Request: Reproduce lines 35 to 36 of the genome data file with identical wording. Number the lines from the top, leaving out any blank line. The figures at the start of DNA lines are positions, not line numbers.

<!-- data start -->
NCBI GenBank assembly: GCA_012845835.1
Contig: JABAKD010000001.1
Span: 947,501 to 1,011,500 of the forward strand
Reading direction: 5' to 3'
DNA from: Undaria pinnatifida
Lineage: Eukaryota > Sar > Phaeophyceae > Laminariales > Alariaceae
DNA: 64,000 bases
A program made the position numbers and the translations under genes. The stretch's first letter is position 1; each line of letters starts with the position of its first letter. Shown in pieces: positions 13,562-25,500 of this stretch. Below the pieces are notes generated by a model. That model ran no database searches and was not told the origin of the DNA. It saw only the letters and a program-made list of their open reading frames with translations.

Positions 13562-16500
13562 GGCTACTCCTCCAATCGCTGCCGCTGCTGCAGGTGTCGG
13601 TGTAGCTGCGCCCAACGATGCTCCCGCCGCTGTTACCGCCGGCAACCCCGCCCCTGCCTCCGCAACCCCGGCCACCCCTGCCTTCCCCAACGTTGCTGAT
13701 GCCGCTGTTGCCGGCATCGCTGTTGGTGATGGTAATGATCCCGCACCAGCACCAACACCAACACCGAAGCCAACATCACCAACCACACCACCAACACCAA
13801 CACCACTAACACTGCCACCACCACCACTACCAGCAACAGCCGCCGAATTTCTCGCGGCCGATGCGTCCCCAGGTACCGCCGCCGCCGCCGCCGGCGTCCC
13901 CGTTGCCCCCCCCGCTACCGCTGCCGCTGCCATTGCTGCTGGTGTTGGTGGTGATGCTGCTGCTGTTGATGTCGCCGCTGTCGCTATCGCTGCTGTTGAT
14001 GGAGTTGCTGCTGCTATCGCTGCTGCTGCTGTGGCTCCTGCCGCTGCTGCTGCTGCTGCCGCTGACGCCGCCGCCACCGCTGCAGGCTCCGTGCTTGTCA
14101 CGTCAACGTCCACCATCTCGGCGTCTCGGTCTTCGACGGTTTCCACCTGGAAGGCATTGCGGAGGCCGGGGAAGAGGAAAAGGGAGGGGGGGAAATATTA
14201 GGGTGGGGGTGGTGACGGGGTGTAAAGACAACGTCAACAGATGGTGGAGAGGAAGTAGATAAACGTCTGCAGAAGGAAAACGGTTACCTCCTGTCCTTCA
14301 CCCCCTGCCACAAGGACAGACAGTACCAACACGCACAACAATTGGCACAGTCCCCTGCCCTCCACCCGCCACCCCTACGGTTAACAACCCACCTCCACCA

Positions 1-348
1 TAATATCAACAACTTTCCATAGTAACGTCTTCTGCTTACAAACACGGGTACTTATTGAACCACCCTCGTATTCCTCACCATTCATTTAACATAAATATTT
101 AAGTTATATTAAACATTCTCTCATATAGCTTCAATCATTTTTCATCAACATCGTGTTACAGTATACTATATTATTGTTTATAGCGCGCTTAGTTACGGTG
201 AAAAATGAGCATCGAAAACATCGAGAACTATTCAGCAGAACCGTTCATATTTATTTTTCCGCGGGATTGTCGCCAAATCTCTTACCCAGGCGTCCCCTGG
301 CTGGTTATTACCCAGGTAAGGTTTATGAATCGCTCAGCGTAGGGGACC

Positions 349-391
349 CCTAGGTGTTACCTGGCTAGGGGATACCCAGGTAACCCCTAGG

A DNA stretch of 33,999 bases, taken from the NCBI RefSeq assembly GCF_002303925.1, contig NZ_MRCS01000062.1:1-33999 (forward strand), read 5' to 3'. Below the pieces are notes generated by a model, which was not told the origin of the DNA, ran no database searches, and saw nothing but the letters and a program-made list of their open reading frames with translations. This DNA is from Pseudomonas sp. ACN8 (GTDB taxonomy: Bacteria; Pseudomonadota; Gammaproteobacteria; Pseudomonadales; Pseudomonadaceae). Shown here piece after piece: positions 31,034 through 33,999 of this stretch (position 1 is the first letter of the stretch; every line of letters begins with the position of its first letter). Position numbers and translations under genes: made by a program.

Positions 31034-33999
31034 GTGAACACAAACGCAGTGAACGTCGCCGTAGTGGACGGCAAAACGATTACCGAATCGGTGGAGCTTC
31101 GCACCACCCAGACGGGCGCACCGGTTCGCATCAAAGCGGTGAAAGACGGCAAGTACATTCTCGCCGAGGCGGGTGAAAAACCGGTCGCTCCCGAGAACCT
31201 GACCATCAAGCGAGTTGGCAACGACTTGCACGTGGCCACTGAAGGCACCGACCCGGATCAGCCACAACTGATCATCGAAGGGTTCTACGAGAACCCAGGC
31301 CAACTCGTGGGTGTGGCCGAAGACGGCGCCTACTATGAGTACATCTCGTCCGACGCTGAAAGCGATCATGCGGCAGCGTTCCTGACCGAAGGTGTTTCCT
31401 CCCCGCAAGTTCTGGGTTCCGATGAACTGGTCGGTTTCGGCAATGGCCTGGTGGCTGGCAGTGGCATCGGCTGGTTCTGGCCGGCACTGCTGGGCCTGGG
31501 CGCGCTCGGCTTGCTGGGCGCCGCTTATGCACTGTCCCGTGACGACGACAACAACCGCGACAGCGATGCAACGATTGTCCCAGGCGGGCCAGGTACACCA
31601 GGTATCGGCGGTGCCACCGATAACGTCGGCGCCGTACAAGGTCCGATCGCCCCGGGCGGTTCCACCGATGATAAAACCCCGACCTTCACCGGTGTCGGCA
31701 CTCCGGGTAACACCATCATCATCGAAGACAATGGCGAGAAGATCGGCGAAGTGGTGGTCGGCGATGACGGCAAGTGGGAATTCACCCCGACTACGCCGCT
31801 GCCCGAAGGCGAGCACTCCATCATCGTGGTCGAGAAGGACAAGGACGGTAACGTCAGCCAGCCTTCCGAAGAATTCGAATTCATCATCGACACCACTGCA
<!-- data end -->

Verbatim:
31701 CTCCGGGTAACACCATCATCATCGAAGACAATGGCGAGAAGATCGGCGAAGTGGTGGTCGGCGATGACGGCAAGTGGGAATTCACCCCGACTACGCCGCT
31801 GCCCGAAGGCGAGCACTCCATCATCGTGGTCGAGAAGGACAAGGACGGTAACGTCAGCCAGCCTTCCGAAGAATTCGAATTCATCATCGACACCACTGCA